Members of Republican [Wisconsin state] Senate Majority Leader Scott Fitzgerald’s staff bounced ideas off one another and the Legislature’s attorneys for days about how to penalize the [state] Senate Democrats for [having left the state] and pressure them to return, according to records released Wednesday by Citizens for Responsibility and Ethics in Washington.

The watchdog group obtained the e-mails from Fitzgerald’s office under Wisconsin’s open records law.

The e-mails show Fitzgerald’s staff members were as worried about the public relations campaign as they were actually figuring out a way to get the Democrats to come back.

“I would just be somewhat cautious in whatever we do so that it doesn’t end up creating sympathy for the Dems,” Tad Ottman, a Fitzgerald aide, wrote to his chief of staff John Hogan on Feb. 20. “The more directly we can tie whatever action we take to what they are doing the better it will be.” …

The e-mails show there was a lot of discussion with legislative attorneys about how to legally impose fines on the missing senators and other steps that could be taken against them and their staff.

“I say we not only make it hurt for them, we have to make it hurt for their staff as well,” [Fitzgerald legislative aide Rob] Richard wrote on Feb. 20.

One idea Ottman suggested in a Feb. 20 email was cutting the size of each Democratic senator’s staff by one person “since one person from each of their office is failing to show up for work (the Senator).”

That idea and several others, like reducing or taking away per diem payments and denying a year’s service in the retirement system, were not pursued. Richard pointed out in the same Feb. 20 email that taking away a year of retirement service likely would engender a court fight. …

Indeed, the rhetoric that came from the Repugnican Tea Party traitors in Wisconsin was centered on the allegation that the absconded 14 Democratic state senators weren’t doing their jobs (except that they were — they were protecting their constituents’ best interests instead of Big Business’ best interests), when, in fact, as usual, the Repugnican Tea Party’s traitors’ motivation was petty, vindictive partisanship.

And clearly the Repugnican Tea Party traitors aren’t bothered by what is unethical or illegal — as long as they get away with it. Fitzgerald himself indicated that having attempted to have the 14 Democratic state senators arrested “would have been a public-relations nightmare” — he did not express his concern, from what I can see, that such an action would have been an illegal abuse of power.

And in the infamous recorded telephone conversation between billionaire pimp “David Koch” and Koch whore Wisconsin Gov. Scott Walker last month, Repugnican Tea Party traitor Walker stated that he and his henchmen had considered planting fake protesters among the legitimate protesters who had thronged the state’s Capitol.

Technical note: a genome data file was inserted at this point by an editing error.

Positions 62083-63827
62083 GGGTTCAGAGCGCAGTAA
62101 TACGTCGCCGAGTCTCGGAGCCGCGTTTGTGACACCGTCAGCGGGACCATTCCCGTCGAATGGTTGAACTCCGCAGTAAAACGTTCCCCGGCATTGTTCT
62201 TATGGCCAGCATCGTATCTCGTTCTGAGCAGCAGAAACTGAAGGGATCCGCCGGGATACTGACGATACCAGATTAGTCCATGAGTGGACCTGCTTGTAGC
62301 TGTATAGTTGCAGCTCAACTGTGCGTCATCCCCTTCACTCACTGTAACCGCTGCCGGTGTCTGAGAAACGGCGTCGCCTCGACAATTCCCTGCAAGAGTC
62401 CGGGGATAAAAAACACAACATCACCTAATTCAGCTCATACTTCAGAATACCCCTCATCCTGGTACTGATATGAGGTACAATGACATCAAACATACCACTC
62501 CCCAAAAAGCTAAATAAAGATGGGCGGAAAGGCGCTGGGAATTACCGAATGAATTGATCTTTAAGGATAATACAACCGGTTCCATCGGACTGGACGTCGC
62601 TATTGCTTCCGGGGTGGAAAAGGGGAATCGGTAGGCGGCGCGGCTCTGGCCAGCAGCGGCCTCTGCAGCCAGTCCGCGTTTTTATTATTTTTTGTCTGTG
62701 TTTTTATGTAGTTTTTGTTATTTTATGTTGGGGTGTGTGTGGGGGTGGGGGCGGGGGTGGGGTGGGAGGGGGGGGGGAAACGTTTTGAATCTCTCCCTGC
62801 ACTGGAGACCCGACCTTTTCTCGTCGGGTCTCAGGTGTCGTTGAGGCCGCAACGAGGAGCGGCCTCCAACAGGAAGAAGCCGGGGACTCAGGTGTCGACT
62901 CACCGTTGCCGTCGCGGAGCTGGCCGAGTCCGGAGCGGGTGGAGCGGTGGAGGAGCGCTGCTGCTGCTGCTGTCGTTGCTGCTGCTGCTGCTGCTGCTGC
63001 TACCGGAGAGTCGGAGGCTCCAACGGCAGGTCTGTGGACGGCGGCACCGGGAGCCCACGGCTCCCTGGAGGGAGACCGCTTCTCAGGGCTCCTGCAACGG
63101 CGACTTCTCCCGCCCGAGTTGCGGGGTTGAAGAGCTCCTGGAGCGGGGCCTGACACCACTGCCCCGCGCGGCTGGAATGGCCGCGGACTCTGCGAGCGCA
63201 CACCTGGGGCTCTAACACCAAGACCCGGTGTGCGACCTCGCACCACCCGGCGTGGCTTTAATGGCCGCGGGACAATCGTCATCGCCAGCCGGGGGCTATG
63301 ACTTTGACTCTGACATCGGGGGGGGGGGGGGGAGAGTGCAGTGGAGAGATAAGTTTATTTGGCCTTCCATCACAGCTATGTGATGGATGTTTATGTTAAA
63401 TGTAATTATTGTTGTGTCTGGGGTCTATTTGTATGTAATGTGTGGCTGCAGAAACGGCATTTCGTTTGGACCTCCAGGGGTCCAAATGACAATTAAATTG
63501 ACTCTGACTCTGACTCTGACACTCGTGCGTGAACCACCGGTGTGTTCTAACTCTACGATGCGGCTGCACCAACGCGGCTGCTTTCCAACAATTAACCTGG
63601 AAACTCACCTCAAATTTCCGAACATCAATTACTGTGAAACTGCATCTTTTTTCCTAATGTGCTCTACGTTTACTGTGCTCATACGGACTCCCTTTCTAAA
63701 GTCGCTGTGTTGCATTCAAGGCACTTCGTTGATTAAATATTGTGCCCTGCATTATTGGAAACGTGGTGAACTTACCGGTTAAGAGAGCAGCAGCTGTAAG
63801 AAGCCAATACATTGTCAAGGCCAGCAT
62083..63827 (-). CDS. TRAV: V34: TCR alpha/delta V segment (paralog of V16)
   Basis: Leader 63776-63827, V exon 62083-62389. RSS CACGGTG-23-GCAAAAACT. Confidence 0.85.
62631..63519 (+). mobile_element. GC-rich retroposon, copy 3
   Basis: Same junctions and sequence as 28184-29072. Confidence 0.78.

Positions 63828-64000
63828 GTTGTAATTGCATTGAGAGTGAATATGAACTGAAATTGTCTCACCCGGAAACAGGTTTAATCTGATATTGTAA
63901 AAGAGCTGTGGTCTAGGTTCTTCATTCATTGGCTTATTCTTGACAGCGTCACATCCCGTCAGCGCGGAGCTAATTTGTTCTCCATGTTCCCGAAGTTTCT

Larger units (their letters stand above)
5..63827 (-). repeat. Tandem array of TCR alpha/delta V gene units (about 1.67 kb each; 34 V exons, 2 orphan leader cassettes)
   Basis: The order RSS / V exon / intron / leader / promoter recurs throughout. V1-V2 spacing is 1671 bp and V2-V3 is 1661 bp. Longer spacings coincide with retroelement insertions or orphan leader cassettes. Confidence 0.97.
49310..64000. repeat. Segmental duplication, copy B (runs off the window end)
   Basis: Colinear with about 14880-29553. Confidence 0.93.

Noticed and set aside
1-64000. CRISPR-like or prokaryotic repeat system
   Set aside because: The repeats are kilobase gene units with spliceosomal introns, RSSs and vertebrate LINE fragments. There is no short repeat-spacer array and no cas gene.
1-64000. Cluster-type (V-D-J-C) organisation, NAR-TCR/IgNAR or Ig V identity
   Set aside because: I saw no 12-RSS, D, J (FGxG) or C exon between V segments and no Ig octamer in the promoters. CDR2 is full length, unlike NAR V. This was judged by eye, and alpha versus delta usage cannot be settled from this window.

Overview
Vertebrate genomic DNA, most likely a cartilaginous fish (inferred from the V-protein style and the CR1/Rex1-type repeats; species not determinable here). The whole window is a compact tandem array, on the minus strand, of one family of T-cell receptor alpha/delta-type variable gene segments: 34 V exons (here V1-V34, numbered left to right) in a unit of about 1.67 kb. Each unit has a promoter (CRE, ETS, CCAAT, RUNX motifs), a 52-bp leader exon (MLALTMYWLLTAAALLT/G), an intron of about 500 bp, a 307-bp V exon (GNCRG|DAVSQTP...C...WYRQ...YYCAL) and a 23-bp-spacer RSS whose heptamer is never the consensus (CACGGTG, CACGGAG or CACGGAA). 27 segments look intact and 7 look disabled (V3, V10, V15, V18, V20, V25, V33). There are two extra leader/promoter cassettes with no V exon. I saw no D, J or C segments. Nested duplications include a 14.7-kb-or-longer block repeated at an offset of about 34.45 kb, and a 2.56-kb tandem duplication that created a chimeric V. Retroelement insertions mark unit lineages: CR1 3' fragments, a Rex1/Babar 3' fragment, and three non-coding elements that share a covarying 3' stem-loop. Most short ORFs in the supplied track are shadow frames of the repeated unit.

Apparently, what dissuades Walker & Co. from committing dishonest (and even illegal) shit like this is not the inherent immorality (or even illegality) of it, but is the political blowback that might occur if the plot is exposed.

And the Repugnican Tea Party is supposed to be all about moral values.

Speaking of which, the contents of this e-mail, written to “Dead Man” Walker, trumps all of the others:

“If you could employ an associate who pretends to be sympathetic to the unions’ cause to physically attack you (or even use a firearm against you), you could discredit the public unions. … Employing a false flag operation would assist in undercutting any support that the media may be creating in favor of the unions.”

That juicy e-mail was signed off thusly: “God bless, Carlos F. Lam.”

Carlos F. Lam is — or, rather, was — a deputy prosecutor for Johnson County in Indiana. Lam resigned after his unethical (if not illegal) e-mail to Walker was revealed, apparently by the Wisconsin Center for Investigative Journalism.

Think about this: a prosecutor, one who prosecutes others for their (alleged) wrongdoings, himself suggested that a governor stage a fake attack (maybe even take a bullet???) for political gain. (It was right-wing geniuses, after all, who came up with the Reichstag fire…)

And the prosecutor ends his e-mail with “God bless,” as though the God he claims to believe in actually would endorse such a plan.

This is what we’re up against:

While a fundraiser for NPR just states obvious (if politically incorrect) truths about the right-wing nutjobs, which gains the scalp of the head of NPR for the wingnuts, a fucking Repugnican Tea Party governor and prosecutor are on the record as having at least considered planting fake protesters in Wisconsin in order to harm their political opposition — perhaps even employing a firearm.

The prosecutor no longer has his job. The governor should no longer have his.

The gubernatorial recall process in Wisconsin should take care of this, but in the meantime, those of us who are true patriots — who believe in the best interests of the majority of the people over the interests of the rich and the super-rich few, and who believe in acting ethically, morally and legally — have to remain vigilant.